Relation of Age at Menarche to Race, Time Period, and Anthropometric Dimensions: The Bogalusa Heart Study
Objective. To assess secular trends in menarcheal age between 1973 and 1994 and to determine whether childhood levels of height, weight, and skinfold thicknesses can account for racial (white/black) differ- ences in menarcheal age. Methods. Data from 7 cross-sectional examinations of school-aged children, with menarcheal age obtained through interviews, were used for both cross-sectional (11 218 observations) and longitudinal (n 2058) analy- ses. In the latter analyses, the baseline examination was performed between ages 5.0 and 9.9 years, and the mean follow-up was 6 years. Results. Black girls experienced menarche, on aver- age, 3 months earlier than did white girls (12.3 vs 12.6 years), and during the 20-year study period, the median menarcheal age decreased by approximately 9.5 months among black girls versus approximately 2 months among white girls. As compared with 5- to 9-year-old white girls, black girls were taller and weighed more, characteristics that were predictive of a relatively early (before age 11.0 years) menarche. However, even after adjustment for weight, height, and other characteristics, the rate of early menarche remained 1.4-fold higher among black girls than among white girls. Conclusions. Additional study of the determinants of menarcheal age is needed, as the timing of pubertal mat- uration may influence the risk of various diseases in adulthood. Pediatrics 2002;110(4). URL: http://www. pediatrics.org/cgi/content/full/110/4/e43; menarche, obesity, blacks, height, secular trend.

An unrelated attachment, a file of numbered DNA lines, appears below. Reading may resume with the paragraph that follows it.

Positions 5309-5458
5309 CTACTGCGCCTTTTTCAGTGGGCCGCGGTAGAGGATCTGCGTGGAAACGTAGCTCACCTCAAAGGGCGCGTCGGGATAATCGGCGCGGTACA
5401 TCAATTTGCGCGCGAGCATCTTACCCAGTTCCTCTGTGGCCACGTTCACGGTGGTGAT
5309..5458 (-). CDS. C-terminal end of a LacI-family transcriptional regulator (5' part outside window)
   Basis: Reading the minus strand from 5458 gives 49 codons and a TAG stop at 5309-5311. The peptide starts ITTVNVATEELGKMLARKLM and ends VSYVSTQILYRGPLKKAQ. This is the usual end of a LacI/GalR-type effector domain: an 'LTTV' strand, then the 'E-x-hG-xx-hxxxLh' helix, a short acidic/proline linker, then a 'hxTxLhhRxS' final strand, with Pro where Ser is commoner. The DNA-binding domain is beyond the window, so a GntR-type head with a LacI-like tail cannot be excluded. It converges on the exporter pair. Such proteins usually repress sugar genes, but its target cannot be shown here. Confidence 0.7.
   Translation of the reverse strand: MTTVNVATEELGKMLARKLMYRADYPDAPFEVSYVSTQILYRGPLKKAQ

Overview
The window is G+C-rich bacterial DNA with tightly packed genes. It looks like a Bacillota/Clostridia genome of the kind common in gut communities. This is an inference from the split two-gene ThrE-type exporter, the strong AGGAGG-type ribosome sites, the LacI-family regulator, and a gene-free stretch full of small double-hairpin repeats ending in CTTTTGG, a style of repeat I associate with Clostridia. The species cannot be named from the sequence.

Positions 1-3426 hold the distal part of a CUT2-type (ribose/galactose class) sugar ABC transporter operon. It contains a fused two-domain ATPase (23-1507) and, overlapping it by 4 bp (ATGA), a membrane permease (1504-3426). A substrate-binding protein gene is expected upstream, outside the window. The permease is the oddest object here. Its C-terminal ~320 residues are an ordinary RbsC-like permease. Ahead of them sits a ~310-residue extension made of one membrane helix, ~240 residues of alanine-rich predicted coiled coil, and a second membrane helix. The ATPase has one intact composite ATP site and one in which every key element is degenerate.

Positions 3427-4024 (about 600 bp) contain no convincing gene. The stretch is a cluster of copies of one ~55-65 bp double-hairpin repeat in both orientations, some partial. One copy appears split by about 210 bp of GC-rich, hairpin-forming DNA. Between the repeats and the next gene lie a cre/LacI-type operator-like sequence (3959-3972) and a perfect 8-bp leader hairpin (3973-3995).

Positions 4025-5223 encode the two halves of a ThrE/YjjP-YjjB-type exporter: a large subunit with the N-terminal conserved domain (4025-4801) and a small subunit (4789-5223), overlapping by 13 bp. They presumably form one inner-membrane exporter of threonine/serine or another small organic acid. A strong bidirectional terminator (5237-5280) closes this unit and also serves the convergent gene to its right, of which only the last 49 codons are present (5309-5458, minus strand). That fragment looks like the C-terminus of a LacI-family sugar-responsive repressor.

Published in 2010.